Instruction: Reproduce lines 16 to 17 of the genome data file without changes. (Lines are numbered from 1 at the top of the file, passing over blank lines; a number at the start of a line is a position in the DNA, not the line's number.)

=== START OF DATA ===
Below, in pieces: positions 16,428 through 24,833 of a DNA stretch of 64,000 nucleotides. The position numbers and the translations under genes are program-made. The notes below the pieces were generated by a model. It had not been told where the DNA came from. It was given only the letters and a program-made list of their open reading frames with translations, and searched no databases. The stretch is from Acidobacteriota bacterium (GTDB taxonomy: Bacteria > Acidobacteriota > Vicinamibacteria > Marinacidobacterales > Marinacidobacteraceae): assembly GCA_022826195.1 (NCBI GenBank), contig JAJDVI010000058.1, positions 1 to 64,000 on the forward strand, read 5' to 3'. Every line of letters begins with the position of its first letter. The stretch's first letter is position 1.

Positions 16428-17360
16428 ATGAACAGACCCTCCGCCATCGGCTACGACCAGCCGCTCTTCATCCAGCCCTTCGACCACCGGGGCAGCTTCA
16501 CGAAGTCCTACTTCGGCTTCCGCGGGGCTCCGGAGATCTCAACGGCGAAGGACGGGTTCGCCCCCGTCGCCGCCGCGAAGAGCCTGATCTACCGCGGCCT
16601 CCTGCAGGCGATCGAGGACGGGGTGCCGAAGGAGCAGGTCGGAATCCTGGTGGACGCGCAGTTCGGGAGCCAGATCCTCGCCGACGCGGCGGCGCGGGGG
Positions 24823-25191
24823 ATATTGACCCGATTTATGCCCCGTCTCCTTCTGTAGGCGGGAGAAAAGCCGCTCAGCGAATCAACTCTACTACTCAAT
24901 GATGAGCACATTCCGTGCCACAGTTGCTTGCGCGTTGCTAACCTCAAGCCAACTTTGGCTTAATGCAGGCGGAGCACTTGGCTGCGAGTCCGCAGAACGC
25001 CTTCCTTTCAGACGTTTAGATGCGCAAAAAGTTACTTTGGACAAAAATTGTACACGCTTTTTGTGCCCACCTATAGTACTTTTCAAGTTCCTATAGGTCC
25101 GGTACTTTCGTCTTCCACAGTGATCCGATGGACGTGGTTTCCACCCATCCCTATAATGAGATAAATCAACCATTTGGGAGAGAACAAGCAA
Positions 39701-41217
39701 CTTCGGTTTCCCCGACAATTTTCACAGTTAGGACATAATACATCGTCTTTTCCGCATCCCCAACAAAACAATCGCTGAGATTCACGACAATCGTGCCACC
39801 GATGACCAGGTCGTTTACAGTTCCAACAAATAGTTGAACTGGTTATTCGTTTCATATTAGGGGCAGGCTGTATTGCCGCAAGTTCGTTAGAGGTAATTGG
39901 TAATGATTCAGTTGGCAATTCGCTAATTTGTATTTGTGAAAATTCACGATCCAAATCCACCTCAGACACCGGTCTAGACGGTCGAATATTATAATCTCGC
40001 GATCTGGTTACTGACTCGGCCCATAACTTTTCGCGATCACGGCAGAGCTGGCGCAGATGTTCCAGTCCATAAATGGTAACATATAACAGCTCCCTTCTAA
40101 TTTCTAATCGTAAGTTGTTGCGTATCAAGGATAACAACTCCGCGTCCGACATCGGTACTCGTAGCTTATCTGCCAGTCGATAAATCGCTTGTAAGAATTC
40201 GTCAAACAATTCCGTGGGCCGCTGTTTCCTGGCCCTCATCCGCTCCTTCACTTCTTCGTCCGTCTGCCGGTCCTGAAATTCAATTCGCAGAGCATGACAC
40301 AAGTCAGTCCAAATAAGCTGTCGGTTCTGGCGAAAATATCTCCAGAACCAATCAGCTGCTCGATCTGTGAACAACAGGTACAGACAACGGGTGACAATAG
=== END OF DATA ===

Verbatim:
40101 TTTCTAATCGTAAGTTGTTGCGTATCAAGGATAACAACTCCGCGTCCGACATCGGTACTCGTAGCTTATCTGCCAGTCGATAAATCGCTTGTAAGAATTC
40201 GTCAAACAATTCCGTGGGCCGCTGTTTCCTGGCCCTCATCCGCTCCTTCACTTCTTCGTCCGTCTGCCGGTCCTGAAATTCAATTCGCAGAGCATGACAC